I first became aware of how inaccessible some places were when, as a new parent, I tried to venture out with a buggy. How many times have you helped a parent lift a buggy up and down steps? Try doing that with a 6ft man in a wheelchair and you’ll appreciate why wheelchair-accessible entries to all businesses and public buildings should be a basic requirement.

Some 13.5% of people in Ireland live with some sort of disability, visible or hidden. The Irish Wheelchair Association represents 20,000 wheelchair users, with an estimated 20,000 more living in the country.

Census 2016 showed there are 54,810 people in Ireland who are blind or vision-impaired. These are not insignificant numbers.

It’s just not good enough in 2022 that so many people are excluded from going to where they want to go. Apart from unnecessarily limiting disabled people’s lives and potential, it also limits and deprives workplaces, communities and society as a whole, when these people are not fully participating in life and sharing their abilities, talents and wisdom.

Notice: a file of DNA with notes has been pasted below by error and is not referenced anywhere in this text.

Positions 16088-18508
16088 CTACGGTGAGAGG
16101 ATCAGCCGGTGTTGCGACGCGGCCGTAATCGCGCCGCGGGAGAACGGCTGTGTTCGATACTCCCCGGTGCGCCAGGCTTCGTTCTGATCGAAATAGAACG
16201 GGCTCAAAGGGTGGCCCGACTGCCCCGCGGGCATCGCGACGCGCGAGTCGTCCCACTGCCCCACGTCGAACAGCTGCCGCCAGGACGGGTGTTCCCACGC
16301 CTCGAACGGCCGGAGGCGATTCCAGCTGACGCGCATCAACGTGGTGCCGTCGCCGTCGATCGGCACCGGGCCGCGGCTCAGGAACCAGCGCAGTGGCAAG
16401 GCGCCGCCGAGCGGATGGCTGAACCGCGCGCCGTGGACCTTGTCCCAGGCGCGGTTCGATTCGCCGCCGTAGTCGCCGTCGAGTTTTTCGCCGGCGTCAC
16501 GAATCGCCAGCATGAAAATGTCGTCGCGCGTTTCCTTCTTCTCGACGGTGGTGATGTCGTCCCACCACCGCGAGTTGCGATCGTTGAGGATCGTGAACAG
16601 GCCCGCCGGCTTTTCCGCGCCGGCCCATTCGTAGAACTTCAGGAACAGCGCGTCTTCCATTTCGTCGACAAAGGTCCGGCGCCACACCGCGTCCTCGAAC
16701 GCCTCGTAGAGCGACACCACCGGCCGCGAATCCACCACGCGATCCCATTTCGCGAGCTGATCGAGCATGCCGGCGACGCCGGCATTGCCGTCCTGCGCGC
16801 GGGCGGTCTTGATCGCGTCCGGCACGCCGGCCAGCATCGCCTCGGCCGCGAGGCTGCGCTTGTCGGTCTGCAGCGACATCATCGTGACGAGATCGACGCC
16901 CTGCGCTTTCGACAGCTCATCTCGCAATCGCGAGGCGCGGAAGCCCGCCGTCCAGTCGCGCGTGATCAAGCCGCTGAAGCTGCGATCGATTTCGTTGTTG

The focus of the conference was on transport and there have been big improvements in the last decade in terms of accessibility in bus services.

Representatives from Dublin Bus and Bus Eireann spoke about how their fleets have become accessible, with low floor buses, high contrast interiors and audio announcements.

Allen Parker, the Chief Customer Officer with Bus Eireann, spoke about spending a day in a wheelchair to get a sense of the challenges faced by some of his customers.

Bus Eireann will soon be trialling the Travel Assistant Scheme, which has been a huge success for Dublin Bus, on Cork buses.

There are many barriers to overcome before we have a society that is fully inclusive and accessible but greater awareness by the wider public of the obstacles faced by people with a disability, along with greater commitment and prioritisation by companies, businesses and government, will help ensure access for everyone, everywhere.